Our ingredient this week is SWISS CHEESE. I found out some interesting things about Swiss on About.com. It said,
"The two most famous original Swiss cheeses are Emmental and Gruyére, both of which are highly prized in fondues. There are some excellent American cheesemakers who closely follow Swiss traditons and make very tasty facsimiles of Emmentaler and Gruyére cheeses."In the article she also listed some great cooking tips.
• When melting Swiss cheese, avoid high heat which can cause the cheese to become rubbery. This is a special concern for low-fat versions.
• If necessary, shredded Monterey Jack cheese may be substituted for shredded Swiss cheese in equal measures. The taste won't be the same, but it should be quite palatable.
• Gruyére, Emmentaler, Swiss cheese, and raclette may be used interchangably in recipes.
• 4 ounces Swiss cheese = 1 cup shredded.
• Avoid any Swiss cheese with a gray rind. It's an indication of age and/or poor packaging.
• When serving block Swiss cheese as an appetizer or dessert, give it about 30 minutes at room temperature to get the full benefit of the flavor.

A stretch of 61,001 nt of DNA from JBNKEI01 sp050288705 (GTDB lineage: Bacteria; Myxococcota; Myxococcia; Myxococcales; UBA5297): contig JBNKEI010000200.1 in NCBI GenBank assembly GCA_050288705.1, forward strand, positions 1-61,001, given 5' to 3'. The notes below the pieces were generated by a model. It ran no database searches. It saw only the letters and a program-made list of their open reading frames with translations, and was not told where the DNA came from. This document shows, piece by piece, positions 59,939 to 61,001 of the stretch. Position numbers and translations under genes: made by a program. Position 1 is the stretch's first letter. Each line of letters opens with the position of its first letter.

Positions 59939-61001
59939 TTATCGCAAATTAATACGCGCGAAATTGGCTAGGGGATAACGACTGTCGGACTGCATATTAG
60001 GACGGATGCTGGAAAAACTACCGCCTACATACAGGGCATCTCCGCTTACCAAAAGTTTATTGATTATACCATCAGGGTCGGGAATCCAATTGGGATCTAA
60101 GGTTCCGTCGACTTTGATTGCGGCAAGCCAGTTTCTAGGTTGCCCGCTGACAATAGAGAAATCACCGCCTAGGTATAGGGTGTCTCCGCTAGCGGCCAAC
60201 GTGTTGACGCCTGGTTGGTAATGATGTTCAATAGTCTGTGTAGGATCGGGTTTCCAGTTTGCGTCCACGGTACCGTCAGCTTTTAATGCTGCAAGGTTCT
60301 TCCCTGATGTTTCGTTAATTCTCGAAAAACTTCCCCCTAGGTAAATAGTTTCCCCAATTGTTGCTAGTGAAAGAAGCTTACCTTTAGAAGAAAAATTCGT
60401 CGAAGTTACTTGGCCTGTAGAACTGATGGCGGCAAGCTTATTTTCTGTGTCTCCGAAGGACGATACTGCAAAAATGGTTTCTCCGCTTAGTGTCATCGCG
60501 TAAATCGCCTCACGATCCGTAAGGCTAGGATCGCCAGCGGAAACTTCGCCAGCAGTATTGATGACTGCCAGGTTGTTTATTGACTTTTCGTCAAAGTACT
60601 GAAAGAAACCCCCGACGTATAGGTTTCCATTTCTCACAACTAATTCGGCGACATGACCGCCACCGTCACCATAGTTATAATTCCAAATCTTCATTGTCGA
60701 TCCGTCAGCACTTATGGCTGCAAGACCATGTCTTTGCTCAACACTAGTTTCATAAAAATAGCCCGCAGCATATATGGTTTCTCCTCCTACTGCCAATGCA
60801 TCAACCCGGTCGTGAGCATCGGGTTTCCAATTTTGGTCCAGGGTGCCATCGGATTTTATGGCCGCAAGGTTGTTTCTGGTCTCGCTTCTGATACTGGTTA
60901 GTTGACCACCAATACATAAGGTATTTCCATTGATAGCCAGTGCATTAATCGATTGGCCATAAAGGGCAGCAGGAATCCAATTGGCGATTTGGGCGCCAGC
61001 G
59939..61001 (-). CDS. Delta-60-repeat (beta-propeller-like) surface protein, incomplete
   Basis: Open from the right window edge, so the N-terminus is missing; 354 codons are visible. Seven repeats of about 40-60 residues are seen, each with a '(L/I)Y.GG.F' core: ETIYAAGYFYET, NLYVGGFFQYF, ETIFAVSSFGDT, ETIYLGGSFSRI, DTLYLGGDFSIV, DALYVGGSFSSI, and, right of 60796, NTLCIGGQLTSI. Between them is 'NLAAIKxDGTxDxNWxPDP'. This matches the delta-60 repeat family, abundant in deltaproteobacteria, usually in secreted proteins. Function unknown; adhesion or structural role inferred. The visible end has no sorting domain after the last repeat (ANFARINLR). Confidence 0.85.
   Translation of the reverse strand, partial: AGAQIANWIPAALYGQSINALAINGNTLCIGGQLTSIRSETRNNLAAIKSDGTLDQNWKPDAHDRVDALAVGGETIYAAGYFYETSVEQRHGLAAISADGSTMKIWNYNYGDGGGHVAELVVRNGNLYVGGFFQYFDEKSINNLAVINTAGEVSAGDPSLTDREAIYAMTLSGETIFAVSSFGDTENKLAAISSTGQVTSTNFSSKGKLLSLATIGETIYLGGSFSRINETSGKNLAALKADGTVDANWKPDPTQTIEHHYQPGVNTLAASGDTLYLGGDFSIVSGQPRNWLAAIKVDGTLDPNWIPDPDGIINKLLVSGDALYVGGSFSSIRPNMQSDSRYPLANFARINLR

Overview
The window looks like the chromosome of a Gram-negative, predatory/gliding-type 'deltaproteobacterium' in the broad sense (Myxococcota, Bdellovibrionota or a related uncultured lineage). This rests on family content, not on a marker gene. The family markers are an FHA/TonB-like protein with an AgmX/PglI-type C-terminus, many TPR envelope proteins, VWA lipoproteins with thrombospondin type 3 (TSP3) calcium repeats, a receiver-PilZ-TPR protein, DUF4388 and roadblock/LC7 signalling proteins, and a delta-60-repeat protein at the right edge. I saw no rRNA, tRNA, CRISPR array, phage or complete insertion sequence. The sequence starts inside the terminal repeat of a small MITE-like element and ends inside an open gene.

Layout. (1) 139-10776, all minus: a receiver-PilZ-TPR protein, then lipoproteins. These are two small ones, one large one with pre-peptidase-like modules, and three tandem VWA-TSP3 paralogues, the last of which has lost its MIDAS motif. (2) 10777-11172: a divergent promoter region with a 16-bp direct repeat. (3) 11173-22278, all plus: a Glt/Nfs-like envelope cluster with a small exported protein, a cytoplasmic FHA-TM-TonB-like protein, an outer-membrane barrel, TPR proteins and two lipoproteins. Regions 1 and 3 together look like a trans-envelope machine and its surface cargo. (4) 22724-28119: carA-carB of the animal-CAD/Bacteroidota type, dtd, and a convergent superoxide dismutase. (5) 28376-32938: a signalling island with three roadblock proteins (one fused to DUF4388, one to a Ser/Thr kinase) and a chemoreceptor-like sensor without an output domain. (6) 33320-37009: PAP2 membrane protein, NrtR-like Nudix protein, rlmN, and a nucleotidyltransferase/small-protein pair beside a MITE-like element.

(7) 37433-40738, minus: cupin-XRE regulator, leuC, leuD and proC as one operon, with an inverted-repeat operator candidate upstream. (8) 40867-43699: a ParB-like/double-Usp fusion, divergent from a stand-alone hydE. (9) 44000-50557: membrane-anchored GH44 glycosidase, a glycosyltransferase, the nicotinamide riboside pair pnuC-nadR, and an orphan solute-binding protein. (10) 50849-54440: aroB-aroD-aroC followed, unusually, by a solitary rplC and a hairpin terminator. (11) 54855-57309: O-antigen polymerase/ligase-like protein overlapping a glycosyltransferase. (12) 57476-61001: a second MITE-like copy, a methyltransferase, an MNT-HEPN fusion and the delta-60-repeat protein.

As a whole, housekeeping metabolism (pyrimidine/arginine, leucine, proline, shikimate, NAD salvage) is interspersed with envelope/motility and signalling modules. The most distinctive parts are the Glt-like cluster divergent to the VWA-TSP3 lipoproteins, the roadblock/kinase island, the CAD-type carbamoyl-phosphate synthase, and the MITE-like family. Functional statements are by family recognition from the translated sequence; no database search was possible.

• On the other hand, if you need to grate Swiss cheese, be sure it is cold.
(By Peggy Trowbridge Filippone, About.com)
It was nice to learn a little bit more about Swiss cheese. One of my favorite things to make using Swiss is Chicken Parmesan. And, it is a recipe which can be made very easily if you are strapped for time.
Breaded chicken breasts
1. Bake chicken breasts according to package directions.
2. Cook spaghetti
3. After the chicken is done, cover the top of each piece with spaghetti sauce, then place a piece of Swiss cheese on top.
4. Broil for 1-2 minutes, or until the cheese is melted and bubbly.
5. Serve with spaghetti and a nice veggie, like green beans or corn.
If you want to be more fancy about it, you can bread the chicken breasts yourself, as well as make the spaghetti sauce from scratch. But, if you're looking for a nice looking and tasting meal on the fly, this way to prepare it is a winner.